Floribusiness Blogs Wanted: flowers in Beijing

    Wanted: flowers in Beijing

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    Is there a flower market around here? The Chinese Flower News editors all shake their heads. And it seems like there aren’t any plant-related places to visit, either. I thought Beijing was filled with markets where they trade literally everything they can get their hands on?

    China’s capital city is so big that one ring road isn’t enough. Beijing currently has seven ring roads. We’re driving along the fourth one, from an airport in the northeast all the way to the southern part of the metropolis.

    Our appointment with Chinese Flower News is early in the morning. I’m picked up by one of their journalists, who came on foot; the office couldn’t be too far from the hotel. And indeed, it’s in a building not too far behind the hotel, but to get there, we need to go through a ‘hutong’, a traditional neighbourhood characterised by its many narrow alleyways. Officials in uniforms and fur hats (temperatures have dropped to below zero by now) are acting as guards on every street corner.

    I feel they’re keeping a close watch on me, all the way to the courtyard outside the office of the Chinese journal. A police car is parked right outside. My Chinese guide jokes that the government is watching me too and knows exactly which places I visit. Oh well. The journal also has a connection with the government.

    Chinese Flower News is made by a large pool of reporters. Some of them write about flowers, others about trees. I had already met one of the editors at Plantarium in Boskoop, and I’m now meeting his colleagues in Beijing. They asked me to give a presentation about our trade journals, how they relate to each other and the developments in our sector in the West.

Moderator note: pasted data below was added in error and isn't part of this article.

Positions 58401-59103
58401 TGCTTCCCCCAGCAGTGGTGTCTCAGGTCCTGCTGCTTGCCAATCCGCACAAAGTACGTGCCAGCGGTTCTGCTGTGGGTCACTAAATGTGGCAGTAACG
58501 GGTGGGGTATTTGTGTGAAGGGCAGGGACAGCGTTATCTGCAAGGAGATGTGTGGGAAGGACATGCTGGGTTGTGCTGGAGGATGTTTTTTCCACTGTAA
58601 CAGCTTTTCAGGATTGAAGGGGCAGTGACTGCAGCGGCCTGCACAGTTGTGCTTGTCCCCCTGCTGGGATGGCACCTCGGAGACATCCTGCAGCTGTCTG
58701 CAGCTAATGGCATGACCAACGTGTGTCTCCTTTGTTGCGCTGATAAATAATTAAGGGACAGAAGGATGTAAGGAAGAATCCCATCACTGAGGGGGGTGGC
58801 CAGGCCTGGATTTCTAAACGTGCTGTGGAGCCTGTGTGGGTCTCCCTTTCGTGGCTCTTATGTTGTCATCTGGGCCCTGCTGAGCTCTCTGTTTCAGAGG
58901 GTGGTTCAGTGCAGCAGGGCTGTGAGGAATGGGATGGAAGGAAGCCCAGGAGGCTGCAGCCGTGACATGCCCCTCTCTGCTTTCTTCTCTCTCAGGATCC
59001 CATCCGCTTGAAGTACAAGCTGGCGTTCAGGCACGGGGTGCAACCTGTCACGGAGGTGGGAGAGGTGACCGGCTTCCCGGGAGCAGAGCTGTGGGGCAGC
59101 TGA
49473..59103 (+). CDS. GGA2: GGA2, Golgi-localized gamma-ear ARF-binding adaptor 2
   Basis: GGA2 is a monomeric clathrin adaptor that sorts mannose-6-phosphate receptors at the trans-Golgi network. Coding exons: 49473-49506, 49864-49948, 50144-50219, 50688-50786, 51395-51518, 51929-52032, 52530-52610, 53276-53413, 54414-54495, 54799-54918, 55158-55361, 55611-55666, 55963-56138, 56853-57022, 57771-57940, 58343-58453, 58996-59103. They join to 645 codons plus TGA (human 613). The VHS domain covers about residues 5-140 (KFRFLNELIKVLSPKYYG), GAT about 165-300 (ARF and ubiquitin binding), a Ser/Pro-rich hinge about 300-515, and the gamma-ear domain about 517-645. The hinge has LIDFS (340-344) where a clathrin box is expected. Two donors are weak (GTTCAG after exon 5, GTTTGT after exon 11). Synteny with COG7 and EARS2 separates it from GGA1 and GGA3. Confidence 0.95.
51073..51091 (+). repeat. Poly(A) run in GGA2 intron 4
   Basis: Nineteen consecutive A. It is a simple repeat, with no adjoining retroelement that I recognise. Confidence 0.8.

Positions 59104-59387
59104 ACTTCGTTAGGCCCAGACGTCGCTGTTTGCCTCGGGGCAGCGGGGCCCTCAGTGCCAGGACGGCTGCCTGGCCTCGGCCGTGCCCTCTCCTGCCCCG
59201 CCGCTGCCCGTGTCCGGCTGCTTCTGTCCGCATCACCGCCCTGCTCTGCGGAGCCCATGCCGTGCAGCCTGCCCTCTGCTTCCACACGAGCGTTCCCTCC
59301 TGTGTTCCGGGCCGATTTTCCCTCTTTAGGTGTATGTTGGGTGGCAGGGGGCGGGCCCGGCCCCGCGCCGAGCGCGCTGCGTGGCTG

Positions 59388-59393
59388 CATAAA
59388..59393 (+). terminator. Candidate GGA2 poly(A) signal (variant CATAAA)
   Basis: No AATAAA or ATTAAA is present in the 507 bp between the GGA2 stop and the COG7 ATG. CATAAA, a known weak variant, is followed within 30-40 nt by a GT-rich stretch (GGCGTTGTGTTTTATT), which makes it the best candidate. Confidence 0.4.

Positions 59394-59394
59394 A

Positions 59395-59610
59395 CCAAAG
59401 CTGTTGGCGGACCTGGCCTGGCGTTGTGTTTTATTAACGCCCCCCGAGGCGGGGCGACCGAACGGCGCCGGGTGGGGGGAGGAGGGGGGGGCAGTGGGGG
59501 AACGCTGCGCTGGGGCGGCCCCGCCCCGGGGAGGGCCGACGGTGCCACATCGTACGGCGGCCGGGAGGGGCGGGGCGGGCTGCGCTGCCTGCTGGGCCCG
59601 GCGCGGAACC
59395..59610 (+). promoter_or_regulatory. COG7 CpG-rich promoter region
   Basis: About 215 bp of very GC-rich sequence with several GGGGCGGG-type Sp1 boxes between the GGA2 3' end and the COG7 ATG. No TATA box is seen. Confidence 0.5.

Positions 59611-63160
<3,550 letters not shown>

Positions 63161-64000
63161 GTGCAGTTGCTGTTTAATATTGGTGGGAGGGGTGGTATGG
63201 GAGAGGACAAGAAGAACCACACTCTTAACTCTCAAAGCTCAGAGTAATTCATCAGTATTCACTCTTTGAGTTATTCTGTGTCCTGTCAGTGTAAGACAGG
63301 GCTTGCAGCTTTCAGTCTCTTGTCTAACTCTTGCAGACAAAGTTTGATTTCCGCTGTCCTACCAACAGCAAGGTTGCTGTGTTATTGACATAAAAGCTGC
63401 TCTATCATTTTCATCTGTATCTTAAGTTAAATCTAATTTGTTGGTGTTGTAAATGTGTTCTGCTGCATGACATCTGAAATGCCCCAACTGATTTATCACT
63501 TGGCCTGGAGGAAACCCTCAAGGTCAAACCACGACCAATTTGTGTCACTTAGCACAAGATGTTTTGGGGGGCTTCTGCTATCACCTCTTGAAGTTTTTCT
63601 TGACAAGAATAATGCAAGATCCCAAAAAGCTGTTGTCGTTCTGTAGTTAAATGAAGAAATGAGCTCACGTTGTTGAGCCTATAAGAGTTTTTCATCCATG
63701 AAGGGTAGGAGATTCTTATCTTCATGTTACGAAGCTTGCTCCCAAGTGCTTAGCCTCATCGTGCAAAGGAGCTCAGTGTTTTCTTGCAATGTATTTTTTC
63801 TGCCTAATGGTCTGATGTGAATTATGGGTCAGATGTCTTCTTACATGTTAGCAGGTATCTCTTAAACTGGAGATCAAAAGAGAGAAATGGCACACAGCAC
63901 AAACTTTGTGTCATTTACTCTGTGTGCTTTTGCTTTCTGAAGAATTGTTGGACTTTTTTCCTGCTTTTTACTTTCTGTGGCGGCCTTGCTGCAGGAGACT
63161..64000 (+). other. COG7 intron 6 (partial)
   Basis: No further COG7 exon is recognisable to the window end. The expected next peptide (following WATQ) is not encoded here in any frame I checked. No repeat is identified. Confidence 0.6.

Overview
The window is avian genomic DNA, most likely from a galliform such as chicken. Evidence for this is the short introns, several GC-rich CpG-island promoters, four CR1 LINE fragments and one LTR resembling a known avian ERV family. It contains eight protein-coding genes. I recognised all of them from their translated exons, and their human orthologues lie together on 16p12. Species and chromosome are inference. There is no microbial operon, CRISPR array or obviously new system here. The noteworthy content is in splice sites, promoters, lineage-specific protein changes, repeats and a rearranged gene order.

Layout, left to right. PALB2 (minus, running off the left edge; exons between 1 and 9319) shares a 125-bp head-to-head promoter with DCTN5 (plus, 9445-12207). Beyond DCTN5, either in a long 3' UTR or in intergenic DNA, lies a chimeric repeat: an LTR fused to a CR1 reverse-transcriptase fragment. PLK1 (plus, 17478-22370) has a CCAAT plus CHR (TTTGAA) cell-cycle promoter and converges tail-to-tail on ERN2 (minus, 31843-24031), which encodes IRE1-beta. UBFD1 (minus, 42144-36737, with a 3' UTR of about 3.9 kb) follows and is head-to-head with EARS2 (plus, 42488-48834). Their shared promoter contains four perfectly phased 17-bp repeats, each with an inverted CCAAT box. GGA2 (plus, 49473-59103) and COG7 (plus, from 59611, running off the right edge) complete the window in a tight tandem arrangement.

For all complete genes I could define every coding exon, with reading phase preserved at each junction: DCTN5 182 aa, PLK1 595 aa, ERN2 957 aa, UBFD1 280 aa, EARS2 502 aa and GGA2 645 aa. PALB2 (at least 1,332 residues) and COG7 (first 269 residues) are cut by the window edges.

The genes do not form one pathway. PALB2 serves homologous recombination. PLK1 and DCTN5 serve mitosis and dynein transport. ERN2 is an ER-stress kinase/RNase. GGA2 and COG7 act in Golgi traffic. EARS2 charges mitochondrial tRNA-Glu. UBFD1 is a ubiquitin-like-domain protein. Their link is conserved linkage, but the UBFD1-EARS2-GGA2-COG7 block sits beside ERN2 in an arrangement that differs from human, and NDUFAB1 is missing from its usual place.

No garden centre either

    My request for a tour of some local plant and flower trading centres can unfortunately not be fulfilled. As a last resort, I suggest that perhaps we can visit a garden centre? No. My Chinese hosts shake their heads again. No retail. But then, all of a sudden, they tell me we’re taking a taxi in half an hour. I’m not sure I understand. They’d said there wasn’t anywhere to go? “Yes, yes, plants and flowers in retail”, they say. “Is that okay?”

    We drive along the third ring road at high speed, through streets lined with high rise buildings on both sides, we’re passing many cargo bicycles and three-wheeled mopeds, driven by people who are wrapped up warm against the frosty weather. Until we reach a large power plant, where we stop in front of a store. When we step inside, an English sign directs us to the entrance of a supermarket.

    Ah, yes, I can see plants in the distance, great! And here are some flowers too, but uhmm, they’re made of plastic. No lovely, fresh cut flowers unfortunately. The Chinese reporters explain that those are traded a few thousand kilometres further south.

    Ah, yes, I can see plants in the distance, great! And here are some flowers too, but uhmm, they’re made of plastic. No lovely, fresh cut flowers unfortunately. The Chinese reporters explain that those are traded a few thousand kilometres further south.

    It sounds a bit odd, but anyway, I’m glad we found at least one supermarket in Beijing that sells plants. A little later, the Chinese reporters steer the conversation back to the topic of flowers. They do have them after all. They’re talking about the flowers of potted plants… And that’s something newsworthy apparently, because the next day, I came across the following Chinese news item….

    Arno Engels
    Arno Engels is sinds 2000 vakredacteur bij De Boomkwekerij. Hij is opgegroeid in de sector en heeft op verschillende boomkwekerijen in binnen- en buitenland gewerkt.

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